- Gordon Edes, Red Sox reporter, ESPNBoston.com
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Editor's note: In celebration of Monday night's Home Run Derby (8 p.m. ET on ESPN and ESPN3), each of the ESPN local sites is selecting its city's top 10 sluggers and crowning its all-time home run king.
BOSTON -- It borders on sacrilege to argue that anyone but Ted Williams was the greatest home run hitter in Red Sox history. When Williams finished his career with 521 home runs in 1960, only two players had ever hit more, Babe Ruth and Jimmie Foxx, and five years away at war kept him from passing Foxx and drawing even closer to the Babe.
Even now, only Ruth has a higher career slugging percentage than Williams' .634, a number that has withstood the assaults of all the pumped-up sluggers of the steroid era.
There is only one seat in Fenway Park that is painted red. It's in the right-field bleachers, Seat 21, Row 37, Section 42, marking the spot where Williams hit what is regarded as the longest home run in Sox history, the one that sheared through a fan's straw hat and traveled, by Red Sox estimates, 502 feet, although more sophisticated analysis places the distance closer to 527 feet.
Williams averaged one home run per 14.79 at-bats, the best ratio in team history and 12th all-time. Only one other player has hit as many as 400 home runs in a Sox uniform. That was Carl Yastrzemski, with 452. Jim Rice is next at 382, Dwight Evans fourth at 379, and David Ortiz comes next, with 310.
Williams announced himself as a 20-year-old rookie in 1939 when he hit a ball over the right-field grandstand roof in Detroit. He walked off the stage with a home run in his last at-bat, at age 42.
So, why have we chosen to celebrate Ortiz as the best pure home run hitter in team history? The linchpin of our argument is the 54 home runs Ortiz hit in 2006, shattering Jimmie Foxx's single-season club record of 50 set in 1938. Ortiz hit 32 home runs on the road that season, matching an American League record set by Ruth in 1927.
The most home runs Williams hit in a single season was 43, the only time he hit at least 40 and one of just four seasons in which he hit 35 or more.
Then there is the timing of Ortiz's home runs. He has ended regular-season games 10 times with long balls, the most walk-off home runs in club history and just two behind the all-time record of 12.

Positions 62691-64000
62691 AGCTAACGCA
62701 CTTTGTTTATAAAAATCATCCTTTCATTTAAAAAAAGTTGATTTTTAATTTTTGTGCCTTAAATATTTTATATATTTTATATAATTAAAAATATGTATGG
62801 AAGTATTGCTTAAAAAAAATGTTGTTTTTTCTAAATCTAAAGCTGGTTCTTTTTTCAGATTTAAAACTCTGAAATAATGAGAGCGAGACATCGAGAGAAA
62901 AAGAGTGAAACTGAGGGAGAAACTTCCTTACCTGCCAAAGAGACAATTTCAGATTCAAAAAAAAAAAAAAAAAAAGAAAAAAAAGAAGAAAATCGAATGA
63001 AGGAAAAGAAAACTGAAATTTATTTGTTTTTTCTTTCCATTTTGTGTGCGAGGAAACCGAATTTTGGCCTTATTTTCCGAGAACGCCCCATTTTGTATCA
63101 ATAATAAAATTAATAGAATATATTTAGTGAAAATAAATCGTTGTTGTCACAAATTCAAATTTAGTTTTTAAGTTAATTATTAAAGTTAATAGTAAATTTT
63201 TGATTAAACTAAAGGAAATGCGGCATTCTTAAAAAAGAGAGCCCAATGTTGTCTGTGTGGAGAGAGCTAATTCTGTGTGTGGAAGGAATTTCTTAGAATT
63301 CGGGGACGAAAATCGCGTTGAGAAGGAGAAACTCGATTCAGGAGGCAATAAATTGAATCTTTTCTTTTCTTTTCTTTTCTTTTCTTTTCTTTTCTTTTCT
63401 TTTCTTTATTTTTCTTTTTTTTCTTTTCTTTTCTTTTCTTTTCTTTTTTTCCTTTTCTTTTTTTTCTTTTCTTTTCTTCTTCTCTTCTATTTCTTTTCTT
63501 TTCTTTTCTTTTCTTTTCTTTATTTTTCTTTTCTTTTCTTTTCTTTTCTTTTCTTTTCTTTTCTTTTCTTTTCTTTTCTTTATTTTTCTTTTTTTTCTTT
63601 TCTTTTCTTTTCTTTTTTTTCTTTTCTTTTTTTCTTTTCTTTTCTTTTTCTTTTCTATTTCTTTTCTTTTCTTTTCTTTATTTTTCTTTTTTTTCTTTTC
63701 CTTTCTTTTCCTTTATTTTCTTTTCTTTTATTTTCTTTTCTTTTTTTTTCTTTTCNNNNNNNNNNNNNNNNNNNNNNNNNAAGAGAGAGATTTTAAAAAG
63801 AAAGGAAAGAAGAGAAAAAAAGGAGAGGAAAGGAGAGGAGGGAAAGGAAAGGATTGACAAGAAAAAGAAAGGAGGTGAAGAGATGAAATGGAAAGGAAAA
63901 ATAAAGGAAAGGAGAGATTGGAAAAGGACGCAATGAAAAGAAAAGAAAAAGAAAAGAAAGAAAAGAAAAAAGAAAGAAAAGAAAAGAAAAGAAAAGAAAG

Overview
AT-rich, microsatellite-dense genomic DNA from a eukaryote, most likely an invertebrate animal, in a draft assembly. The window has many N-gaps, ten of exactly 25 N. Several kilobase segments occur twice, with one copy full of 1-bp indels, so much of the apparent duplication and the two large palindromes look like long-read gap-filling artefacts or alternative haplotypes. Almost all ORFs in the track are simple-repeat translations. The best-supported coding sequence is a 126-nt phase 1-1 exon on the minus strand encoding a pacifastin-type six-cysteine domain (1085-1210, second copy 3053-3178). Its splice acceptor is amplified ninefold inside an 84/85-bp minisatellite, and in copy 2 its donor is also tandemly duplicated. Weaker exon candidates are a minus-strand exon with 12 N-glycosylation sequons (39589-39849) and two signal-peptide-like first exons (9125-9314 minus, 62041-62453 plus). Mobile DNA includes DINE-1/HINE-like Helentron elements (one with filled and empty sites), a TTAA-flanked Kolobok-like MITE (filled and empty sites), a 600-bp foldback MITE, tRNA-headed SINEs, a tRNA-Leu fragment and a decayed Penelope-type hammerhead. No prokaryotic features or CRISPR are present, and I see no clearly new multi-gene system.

And from a statistical standpoint, the greatest separation between Williams and Ortiz can be found in October. Williams played before there were playoffs, appeared in just one World Series, and playing with a bad elbow, managed just five hits, all singles, in Boston's seven-game loss to St. Louis in 1946.
Ortiz, meanwhile, strode across the postseason stage like a Dominican colossus. A dozen home runs hit in the playoffs, including walk-offs to eliminate the Angels from the division series in 2004, another to keep Sox hopes alive against the Yankees in the American League Championship Series in 2004, two other home runs against the Bombers in that series and a three-run home run off Woody Williams of the Cardinals in his first World Series at-bat.
A year later, Sox owners held their own referendum on Ortiz's place in history. Inspired by a walk-off home run in Fenway Park against the Angels that traveled 457 feet, John W. Henry, Larry Lucchino and Tom Werner presented Ortiz with a plaque that read: ''David Ortiz #34 The Greatest Clutch Hitter in the History of the Boston Red Sox."
"The truth of it was apparent,'' Henry explained later, "a while back.
''David is the best hitter I've ever seen when the game is on the line. He's also probably one of the nicest guys that has ever been in that clubhouse."
And perhaps, in the end, Ortiz is our pick because we belong to an age that celebrates style at least as much as substance. One of the great images of Williams that endures is his colt-like prancing down the baseline after he hit a home run off Claude Passeau to win the 1941 All-Star Game, a young man's uninhibited expression of joy.
But most of the time, Williams responded to his home runs the way he did after his last one, an expressionless sprint more than a jog around the bases, head down all the way, a perfunctory handshake at the plate with the next hitter, then disappearing into the dugout.
It may be true, as John Updike wrote in his immortal essay about that moment ("Hub Fans Bid Kid Adieu"), that "Gods don't answer letters.''
"He ran," Updike wrote, " as if our praise were a storm of rain to get out of. He didn't tip his cap. Though we thumped, wept, and chanted 'We want Ted' for minutes after he hid in the dugout, he did not come back.''
But maybe there are lesser deities, like Ortiz, the son of a humble man, Enrique Ortiz, who sold auto parts in Santo Domingo, who never lose sight of their humanity, or that of those who are watching. Who are so delighted by the rare gifts with which they have been endowed that they elect to rain down their joy on anyone eager to feel, even vicariously, what it means to be Big Papi, launching a baseball unimagined distances.
The ritual is one we all know by heart. The big man, in the on-deck circle, spitting into his gloved hands, bringing them together thunderously, then repeating the same routine as he steps in and out of the batter's box. And then, after he has connected, strolling around the bases at a pace best measured by an hourglass rather than a stopwatch, and upon touching home plate, gently kissing his fingertips and pointing them skyward, a moment given to the memory of his mother, Angela Rosa Arias, who died in a car accident and whose visage graces one of Ortiz's massive biceps. Then, fist bumps and bear hugs and a smile at the wonder of it all.
Ted Williams inspired awe. David Ortiz inspires love.
Gordon Edes covers the Red Sox for ESPNBoston.com.